In my opinion, a physical fight is just another form of conflict. No matter how you get the conflict opened, do it fast and make it work. That's what matters. This doesn't necessarily mean first draft, my first drafts are all about hammering the events into place, I worry about characterization, theme, motivation, emotion, etc., after getting the first pass down and cleaned up. Bones first approach.
    ChasingSuns likes this.
  11. Incanus

    Incanus Auror

    My WIP opens with an ambush/fight scene. This leads directly to the 'inciting' incident of the novel from which the rest of the story flows, so it's crucial to the plot.

    The first draft version is no where near where it needs to be... yet. My problem (for the revision) will be trying to figure out how to introduce the MC sufficiently before the action kicks in. I more or less blew through this scene the first time, just to get the project underway, and knowing it would be radically changed later anyway. It will probably be a bit of a balancing act to get the blend right, but I'm hopeful I can get it right.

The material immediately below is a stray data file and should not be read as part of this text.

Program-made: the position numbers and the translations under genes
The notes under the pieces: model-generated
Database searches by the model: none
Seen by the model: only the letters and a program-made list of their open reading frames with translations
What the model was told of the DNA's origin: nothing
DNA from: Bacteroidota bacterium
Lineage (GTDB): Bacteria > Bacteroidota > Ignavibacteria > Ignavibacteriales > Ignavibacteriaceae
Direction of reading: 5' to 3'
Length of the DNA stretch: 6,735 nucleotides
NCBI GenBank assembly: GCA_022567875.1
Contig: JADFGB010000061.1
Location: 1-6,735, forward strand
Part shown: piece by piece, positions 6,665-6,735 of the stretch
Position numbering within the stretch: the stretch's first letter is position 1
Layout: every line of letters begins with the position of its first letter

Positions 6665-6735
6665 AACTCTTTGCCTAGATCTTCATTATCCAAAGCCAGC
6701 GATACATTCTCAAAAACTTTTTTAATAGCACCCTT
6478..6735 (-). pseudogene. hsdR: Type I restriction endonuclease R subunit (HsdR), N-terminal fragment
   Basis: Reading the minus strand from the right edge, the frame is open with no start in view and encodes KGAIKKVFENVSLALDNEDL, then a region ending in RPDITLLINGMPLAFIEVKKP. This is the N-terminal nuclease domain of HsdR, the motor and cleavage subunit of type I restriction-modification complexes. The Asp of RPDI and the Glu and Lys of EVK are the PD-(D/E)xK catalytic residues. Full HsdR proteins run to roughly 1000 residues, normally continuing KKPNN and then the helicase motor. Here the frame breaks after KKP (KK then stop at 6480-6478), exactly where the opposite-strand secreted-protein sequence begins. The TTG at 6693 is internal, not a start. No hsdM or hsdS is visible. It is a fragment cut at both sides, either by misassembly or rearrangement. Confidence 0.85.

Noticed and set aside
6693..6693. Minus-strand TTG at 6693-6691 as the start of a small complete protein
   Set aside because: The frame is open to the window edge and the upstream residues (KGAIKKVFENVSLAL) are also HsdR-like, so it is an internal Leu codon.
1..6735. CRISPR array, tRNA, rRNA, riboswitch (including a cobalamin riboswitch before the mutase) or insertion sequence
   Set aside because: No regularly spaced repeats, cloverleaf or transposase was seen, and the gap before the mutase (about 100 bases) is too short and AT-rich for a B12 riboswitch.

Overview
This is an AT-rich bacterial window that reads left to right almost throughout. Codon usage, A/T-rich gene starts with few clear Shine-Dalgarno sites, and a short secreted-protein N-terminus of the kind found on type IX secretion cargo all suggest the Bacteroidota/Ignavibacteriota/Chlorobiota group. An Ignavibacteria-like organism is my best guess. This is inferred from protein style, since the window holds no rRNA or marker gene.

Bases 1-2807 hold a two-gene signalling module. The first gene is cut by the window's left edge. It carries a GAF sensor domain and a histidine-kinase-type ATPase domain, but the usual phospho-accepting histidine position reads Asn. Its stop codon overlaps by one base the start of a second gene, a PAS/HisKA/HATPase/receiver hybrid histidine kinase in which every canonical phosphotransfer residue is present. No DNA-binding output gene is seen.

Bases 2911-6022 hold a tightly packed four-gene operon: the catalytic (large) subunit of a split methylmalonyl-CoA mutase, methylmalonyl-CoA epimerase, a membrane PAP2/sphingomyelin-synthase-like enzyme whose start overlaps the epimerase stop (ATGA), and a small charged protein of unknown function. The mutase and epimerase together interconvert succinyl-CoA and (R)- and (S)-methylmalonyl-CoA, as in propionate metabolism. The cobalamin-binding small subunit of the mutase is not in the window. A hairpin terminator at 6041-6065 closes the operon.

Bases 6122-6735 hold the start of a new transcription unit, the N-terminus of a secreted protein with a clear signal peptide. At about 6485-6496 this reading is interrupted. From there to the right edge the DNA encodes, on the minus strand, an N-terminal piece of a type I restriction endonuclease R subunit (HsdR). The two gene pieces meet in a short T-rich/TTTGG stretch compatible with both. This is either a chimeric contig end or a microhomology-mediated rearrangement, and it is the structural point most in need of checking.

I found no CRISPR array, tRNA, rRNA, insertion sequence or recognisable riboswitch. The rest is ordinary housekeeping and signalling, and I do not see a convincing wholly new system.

As long as everything is handled decently, I think such an opening can work.
    ChasingSuns likes this.
  12. Legendary Sidekick

    Legendary Sidekick The HAM'ster Moderator

    I've also heard that a fight scene (or any action scene) is a valid way to start a book. I've done it (for a short story), and I'm sure I've seen it done. I believe one of the A Song of Ice and Fire books starts with a fight.